In Sweden, under the auspices of Lia Schubert, Nicks became a consultant at the University of Stockholm (1960–67), a guest instructor at the Swedish Ballet Academy (1960), and performed there with his small company (1961–65). He appeared several times on Swedish television in the 1960s; of particular importance was the series “Introduction to Jazz Ballet” with Schubert (1966). He was professor and Director of Jazz Dance at Stockholm’s Statens Dansskola (1967–1971). He choreographed the Swedish production of West Side Story (1968). He danced in a 1969 concert of Duke Ellington’s sacred music with the Duke Ellington Orchestra at Gustav Vasa Church in Stockholm, which was broadcast on Swedish television.

As a consultant to the government of Guinea in 1963, Nicks studied traditional dances and formulated recommendations which resulted in the formation of Le Ballet National Djoliba by President Sékou Touré.

In the Summer of 1972, at the request of the French Federation of Dance, Nicks founded the Walter Nicks Dance Theatre Workshop. Under the auspices of the Federation, the company toured France and Belgium, and later performed in the French Caribbean.

Nicks taught at international dance workshops and festivals in Germany, France, Israel, Spain, Italy, Finland, and East Berlin.

For several years he taught at the Folkwang Hochschule in Essen-Werden, Germany.

Meanwhile, Nicks continued to be professionally active in the United States. The Walter Nicks Dance Theatre Workshop was affiliated with the Connecticut College American Dance Festival for several years beginning in 1973. It was community oriented, and concert performances were accompanied by workshops, lecture demonstrations and dance instruction.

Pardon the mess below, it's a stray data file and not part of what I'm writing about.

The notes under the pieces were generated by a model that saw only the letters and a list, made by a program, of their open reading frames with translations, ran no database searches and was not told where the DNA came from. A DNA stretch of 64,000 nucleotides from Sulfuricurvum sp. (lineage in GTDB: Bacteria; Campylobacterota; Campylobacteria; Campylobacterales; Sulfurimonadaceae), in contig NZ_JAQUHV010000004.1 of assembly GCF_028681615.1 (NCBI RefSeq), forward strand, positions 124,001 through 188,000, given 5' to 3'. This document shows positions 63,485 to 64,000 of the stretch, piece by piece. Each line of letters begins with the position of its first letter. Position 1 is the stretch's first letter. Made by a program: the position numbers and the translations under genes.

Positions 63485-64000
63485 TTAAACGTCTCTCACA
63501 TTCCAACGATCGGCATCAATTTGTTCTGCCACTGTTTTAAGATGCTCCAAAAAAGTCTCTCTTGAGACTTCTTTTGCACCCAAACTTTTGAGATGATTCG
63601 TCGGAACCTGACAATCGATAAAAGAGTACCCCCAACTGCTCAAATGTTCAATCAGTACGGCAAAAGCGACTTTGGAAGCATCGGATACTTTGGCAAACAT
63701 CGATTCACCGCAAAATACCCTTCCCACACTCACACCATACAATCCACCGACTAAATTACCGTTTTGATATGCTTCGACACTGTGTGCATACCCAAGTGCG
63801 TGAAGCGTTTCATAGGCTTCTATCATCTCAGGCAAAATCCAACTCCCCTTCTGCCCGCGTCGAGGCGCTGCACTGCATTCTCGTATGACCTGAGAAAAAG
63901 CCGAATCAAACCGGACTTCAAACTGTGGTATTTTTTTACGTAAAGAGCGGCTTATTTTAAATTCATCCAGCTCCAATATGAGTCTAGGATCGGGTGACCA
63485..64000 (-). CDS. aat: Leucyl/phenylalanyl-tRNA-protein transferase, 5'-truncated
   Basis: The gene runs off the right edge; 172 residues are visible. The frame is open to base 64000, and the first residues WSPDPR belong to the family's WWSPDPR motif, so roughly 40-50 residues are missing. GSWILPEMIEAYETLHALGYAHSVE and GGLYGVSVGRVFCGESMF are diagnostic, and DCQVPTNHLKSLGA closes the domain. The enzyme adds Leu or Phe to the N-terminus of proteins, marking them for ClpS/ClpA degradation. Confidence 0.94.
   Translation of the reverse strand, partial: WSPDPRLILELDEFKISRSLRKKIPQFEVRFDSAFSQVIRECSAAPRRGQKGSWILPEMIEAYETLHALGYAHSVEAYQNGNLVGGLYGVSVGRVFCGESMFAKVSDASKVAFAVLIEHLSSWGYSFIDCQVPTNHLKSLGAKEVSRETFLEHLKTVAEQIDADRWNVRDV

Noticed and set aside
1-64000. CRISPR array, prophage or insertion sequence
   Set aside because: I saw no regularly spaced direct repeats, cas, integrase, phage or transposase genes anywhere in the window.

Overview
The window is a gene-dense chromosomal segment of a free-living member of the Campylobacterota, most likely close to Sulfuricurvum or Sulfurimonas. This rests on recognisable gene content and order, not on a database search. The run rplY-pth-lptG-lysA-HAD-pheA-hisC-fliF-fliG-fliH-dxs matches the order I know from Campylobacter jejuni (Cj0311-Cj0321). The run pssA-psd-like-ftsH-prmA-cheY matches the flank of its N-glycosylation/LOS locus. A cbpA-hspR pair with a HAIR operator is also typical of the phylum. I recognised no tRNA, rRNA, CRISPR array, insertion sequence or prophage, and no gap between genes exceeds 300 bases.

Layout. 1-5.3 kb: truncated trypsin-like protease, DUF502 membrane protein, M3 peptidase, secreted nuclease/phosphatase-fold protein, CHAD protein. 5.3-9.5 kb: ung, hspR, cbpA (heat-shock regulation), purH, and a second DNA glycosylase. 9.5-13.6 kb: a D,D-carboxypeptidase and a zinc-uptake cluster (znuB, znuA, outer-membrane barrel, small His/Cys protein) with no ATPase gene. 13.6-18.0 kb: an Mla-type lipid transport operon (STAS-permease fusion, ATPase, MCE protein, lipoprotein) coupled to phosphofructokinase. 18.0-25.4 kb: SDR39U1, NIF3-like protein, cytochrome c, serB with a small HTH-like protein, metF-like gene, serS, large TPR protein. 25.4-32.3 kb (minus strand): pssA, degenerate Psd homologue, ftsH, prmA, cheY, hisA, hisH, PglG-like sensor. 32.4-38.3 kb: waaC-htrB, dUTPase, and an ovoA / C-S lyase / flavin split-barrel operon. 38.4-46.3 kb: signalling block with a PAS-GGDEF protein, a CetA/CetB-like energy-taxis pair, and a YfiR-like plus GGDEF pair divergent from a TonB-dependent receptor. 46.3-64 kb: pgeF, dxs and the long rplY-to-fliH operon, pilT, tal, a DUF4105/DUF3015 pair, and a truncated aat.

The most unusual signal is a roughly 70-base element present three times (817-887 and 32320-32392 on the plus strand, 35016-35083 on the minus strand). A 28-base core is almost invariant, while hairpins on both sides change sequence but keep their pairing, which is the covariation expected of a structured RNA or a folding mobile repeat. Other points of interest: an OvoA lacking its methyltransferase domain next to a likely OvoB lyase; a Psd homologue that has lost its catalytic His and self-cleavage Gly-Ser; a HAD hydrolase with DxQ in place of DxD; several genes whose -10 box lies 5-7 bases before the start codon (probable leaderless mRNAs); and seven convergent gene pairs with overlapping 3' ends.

The Nicks company participated in the National Endowment for the Arts’s “Artists-in-the-Schools” program for nine years (1973–1981).

Nicks was co-founder and Artistic Director of Centre Formation Professionelle in Poitiers, France (1982–1992).

He choreographed “Spirit Blues” for the National Ballet of Finland, which premiered on 19 October 1989 at the Finnish National Opera.

The Walter Nicks Dance Theatre Workshop was based since its inception at the Church of the Intercession in Manhattan, where Nicks performed with his dancers in the Palm Sunday pageant through 2002.

Nicks was a faculty member/resident artist at Connecticut College (American Dance Festival), University of Maryland, Bard College, Duke University (1991), and the University of Nevada, Las Vegas (1992–94).

Recent work[edit]

  • Choreographed “Trance Atlantic” for Philadanco (2000)
  • Taught at Howard University
  • Taught and performed at the Katherine Dunham celebration at Jacobs Pillow in 2002
  • Served on the faculty of the New York City Board of Education’s Dance Institute (Summer, 2002)

Nicks was on the Executive Committee of the International Association of Blacks in Dance, and on the Advisory Board of the Black Arts Network Diaspora. He was a recipient of The Balasaraswati/Joy Ann Dewey Beinecke Endowed Chair for Distinguished Teaching from the American Dance Festival.

References[edit]